His blade was sheathed and sat near his hand, so he might grab it at once if need be. Near the blade he’d put a spear stuck into the ground. I perched on that stick and peered at him, focusing on his head.
After a few minutes I managed to enter his mind and saw what I was hoping for: a dream.
The man was dreaming. A quiet, pleasant dream. A lavish, vigorous and alluringly tasty dream.
In the dream the man was young, walking on a meadow full of flowers. He walked alone, stopped once in a while, tore a flower, smelled it, and then smiled. He was in love, happy.
I felt like drooling with lust.
I couldn’t miss that fortunate moment.
I sneaked into his dream under a petty disguise so he couldn’t notice me and woke up too early: I was a tick that got—with a strain of will—on his neck. The young man walked on, admiring the flowers, being happy. Maybe he was dreaming the date with his first girlfriend. Anyway, I didn’t wait for the girl to show up and started to suck his energy.
I could’ve sucked that energy from any part of the dream: a blade of grass, a flower, or a sunbeam. But it was… more convincing to draw out the food from the main character, as if I was sucking the very blood of the man dreaming…
I stopped after a while. I had stuffed myself and now I felt a sweet torpor luring me to sleep… Then I realized my movements would be clumsy and I was likely to be caught while getting back to my lair, so I gave up that tasty, rich meal reluctantly. I got out of his mind while he slept on peacefully and showed up in the real word at the top of that spear stuck near his shelter.
I looked around: everyone went on sleeping, snoring, and the horses snoring at times… Nothing had changed while I was feeding.
I jumped off onto the grass, and reached the trees in a few fast leaps. I perched on a tree and headed straight for my lair, hopping from one branch to another.
The day was breaking—the sky cleared above the trees and the forest turned from a dark stain into many dim outlines getting stronger features with each passing moment.
Panting, I reached the tree where I had set up a proper hole for a cozy shelter. I clamber up to the shelter and fell belly up inside.
I had eaten too much, but I partook of the best food ever.
Many creatures dream, but the dreams of men are the sweetest and the richest. Dogs and cats have pleasant dreams, but not as tasty as pigs’ dreams. Bears, wolves and aurochs dream simple dreams, fit for quenching your hunger, but they are not real treats.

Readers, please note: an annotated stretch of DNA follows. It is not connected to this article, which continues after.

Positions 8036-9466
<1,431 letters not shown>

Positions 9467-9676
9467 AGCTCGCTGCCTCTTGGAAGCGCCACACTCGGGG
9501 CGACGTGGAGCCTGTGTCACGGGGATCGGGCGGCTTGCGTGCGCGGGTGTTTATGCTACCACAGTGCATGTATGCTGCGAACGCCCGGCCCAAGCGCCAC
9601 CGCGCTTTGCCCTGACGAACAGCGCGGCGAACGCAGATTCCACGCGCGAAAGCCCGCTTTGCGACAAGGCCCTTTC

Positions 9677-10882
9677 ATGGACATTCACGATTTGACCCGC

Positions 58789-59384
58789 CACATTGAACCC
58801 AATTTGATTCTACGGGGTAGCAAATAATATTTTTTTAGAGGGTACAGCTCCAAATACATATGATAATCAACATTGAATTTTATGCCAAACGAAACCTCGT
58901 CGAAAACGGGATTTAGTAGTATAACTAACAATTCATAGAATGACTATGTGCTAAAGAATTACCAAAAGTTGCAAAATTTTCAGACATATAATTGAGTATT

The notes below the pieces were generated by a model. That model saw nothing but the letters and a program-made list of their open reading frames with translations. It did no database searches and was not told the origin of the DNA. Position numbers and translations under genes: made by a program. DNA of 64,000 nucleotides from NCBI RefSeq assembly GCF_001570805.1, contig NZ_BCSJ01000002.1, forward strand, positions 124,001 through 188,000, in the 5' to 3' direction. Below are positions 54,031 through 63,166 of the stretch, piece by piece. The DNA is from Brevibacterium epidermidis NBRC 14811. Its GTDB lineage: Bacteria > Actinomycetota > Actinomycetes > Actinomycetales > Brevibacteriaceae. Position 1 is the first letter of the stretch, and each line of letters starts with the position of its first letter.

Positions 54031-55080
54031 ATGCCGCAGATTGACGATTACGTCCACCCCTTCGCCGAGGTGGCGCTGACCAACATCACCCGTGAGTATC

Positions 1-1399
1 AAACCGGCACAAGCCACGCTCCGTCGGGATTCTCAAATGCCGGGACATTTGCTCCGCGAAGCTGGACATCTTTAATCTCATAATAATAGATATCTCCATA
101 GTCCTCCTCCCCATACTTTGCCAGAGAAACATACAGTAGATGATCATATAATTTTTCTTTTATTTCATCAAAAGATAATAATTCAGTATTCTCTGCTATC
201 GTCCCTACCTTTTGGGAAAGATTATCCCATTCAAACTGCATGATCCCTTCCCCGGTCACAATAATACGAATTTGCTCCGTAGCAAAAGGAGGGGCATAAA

A dream of a mouse or a squirrel is full of fears and emotions—in other words, spicy and enticing—but not very rich. A dream of a duck or a hen (wild or domestic) isn’t too tasty or rich, but there are moments in life when you must be content even with that.
Only those who ever tasted the dream of a skylark know what a real treat is…
I stood there, belly up, trying to breathe slowly and steadily, not to push down on my overfilled stomach. And breathing so, I fell asleep.
After falling asleep, I started to dream.
In my dream I was in my lair, on my back onto the soft bed, asleep. My lips were carrying the delightful smile of a happy sated creature.
And that other me watching from outside of my body heard a noise near my lair, but didn’t panic. It waited, as with a sort of ill curiosity, to see what would happen.
Somebody peered into the tree hole—I saw just an eye and part of a hairy face—and whispered:
“It’s here. Go on!”
Somebody pushed a hound into my tree hole. A hound like those in the pack that I’d stalked the other night.
The hound wasn’t a real dog. It was one from the dreams. Because it was floating through my tree hole, using his ears as wings. Yes, he flapped his ears like a goose fluttering its wings, getting closer to me, the “me” that was sleeping belly-up.
When it reached my body, it stopped moving its ears and came down beside me. His long snout turned into a long thin trunk with a pointy end. That dog smiled—yes, incredible, it moved its lips and jeered—then he stuck its trunk into my nape.
And it started to suck my brain in foul gulps!
I tried to wake up convinced that only by getting back to my real life I could be saved.
Then I tried to struggle, to do anything I could to take that trunk out of my head.
The hound looked at me with its large mild eyes and told me, this time without moving its lips:
“You know, I don’t even need to stick my trunk into your head. That’s just conventional. I could as easily take the energy of your dream from the walls of your tree hole or from a hair. So, calm down. It will be fine for both of us, especially for you. Soon you’ll wake up. And you’ll be as good and docile as you are now, and you’ll be doing exactly as told…”
So then, still submerged into the realm of the dream, I realized what was the game those riders were after, and I knew they had caught it.
— Translated into English by Dan BUTUZA